Hamdi mango center for scientific research, The University of Jordan, Amman, Jordan
Dead Sea is a hypersaline lake with 34% salinity, gains its name due to the absence of any living macroscopic creatures. Despite the extreme hypersaline environment, it is a unique ecosystem for various halophilic microorganisms adapted to this environment.
Aims & Objectives:
Halophilic microorganisms are known for various potential biotechnological applications, the purpose of the current research is isolation and screening of halophilic bacteria from Dead Sea mud for potential antimicrobial applications.
Methods & Materials:
Screening for antagonistic bacteria was conducted by bacterial isolation from Dead Sea mud samples and agar plate antagonistic assay. The potential antagonistic isolates were subjected to biochemical characterization and identification by 16S-rRNA sequencing. Among the collected isolates, four isolates showed potential antagonistic activity against Bacillus subtilis 6633 and Escherichia coli 8739. The most active isolate (24-DSM) was subjected for antagonistic activity and minimal inhibitory concentration against different gram positive and negative bacterial strains after cultivation in different salt concentration media. Results: The results of 16S-rRNA analysis revealed that 24-DSM is very closely related to Bacillus persicus strain B48, which was isolated from hypersaline lake in Iran.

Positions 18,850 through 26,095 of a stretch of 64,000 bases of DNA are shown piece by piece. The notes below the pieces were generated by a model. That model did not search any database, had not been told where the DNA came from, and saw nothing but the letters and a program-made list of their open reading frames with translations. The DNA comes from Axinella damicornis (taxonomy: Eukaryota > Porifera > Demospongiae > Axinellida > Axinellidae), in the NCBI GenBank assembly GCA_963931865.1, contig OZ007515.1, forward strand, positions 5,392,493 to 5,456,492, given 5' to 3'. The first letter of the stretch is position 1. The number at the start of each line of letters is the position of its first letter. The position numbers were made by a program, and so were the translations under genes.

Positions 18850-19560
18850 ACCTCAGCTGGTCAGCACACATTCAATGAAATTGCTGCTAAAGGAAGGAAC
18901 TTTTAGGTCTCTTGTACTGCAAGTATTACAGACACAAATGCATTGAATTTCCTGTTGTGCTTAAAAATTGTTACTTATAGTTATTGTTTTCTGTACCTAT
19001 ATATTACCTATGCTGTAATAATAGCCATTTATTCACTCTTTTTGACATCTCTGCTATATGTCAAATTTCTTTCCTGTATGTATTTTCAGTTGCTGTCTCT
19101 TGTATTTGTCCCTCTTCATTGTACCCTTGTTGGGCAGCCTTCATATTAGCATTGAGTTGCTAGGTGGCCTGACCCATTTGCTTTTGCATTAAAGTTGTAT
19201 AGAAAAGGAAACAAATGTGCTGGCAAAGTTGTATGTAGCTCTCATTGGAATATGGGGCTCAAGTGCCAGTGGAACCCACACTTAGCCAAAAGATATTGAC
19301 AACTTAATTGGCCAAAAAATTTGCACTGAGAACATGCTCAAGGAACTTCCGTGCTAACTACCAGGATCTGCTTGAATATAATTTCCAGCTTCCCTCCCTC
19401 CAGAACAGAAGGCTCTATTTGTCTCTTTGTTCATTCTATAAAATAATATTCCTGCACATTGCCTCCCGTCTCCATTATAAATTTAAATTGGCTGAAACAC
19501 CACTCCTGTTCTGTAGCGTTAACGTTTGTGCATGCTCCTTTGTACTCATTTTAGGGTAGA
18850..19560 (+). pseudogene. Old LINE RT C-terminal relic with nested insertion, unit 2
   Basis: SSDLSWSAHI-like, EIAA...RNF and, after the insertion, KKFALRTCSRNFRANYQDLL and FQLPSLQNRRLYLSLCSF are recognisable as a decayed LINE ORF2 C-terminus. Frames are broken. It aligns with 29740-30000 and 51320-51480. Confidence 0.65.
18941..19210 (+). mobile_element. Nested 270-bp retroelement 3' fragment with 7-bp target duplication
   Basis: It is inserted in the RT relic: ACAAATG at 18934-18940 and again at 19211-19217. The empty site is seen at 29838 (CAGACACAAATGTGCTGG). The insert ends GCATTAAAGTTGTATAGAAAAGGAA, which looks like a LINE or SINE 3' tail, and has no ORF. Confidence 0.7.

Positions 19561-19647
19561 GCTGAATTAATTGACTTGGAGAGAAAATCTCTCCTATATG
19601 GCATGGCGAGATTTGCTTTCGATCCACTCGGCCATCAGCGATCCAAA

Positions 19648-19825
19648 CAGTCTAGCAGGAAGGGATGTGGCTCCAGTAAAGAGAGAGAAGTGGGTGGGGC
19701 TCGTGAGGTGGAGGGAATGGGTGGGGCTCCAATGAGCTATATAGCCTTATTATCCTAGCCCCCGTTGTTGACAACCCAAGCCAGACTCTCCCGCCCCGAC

Therefore, the isolate 24-DSM is assigned as a new strain of B. persicusi isolated from the Dead Sea mud. B. persicusi 24-DSM showed higher antimicrobial activity, when it was cultivated with saline medium, against all tested bacterial strains, where the most sensitive bacterial strain was Corynebacterium diphtheria 51696.
open-access license: This is an open access article distributed under the terms of the Creative Commons Attribution 4.0 International Public License (CC-BY 4.0), a copy of which is available at: https://creativecommons.org/licenses/by/4.0/legalcode. This license permits unrestricted use, distribution, and reproduction in any medium, provided the original author and source are credited.
* Address correspondence to this author at the Hamdi mango center for scientific research, The University of Jordan, Amman, Jordan; Tel: 9626-65355000; Fax: 9626-5300238; E-mail: email@example.com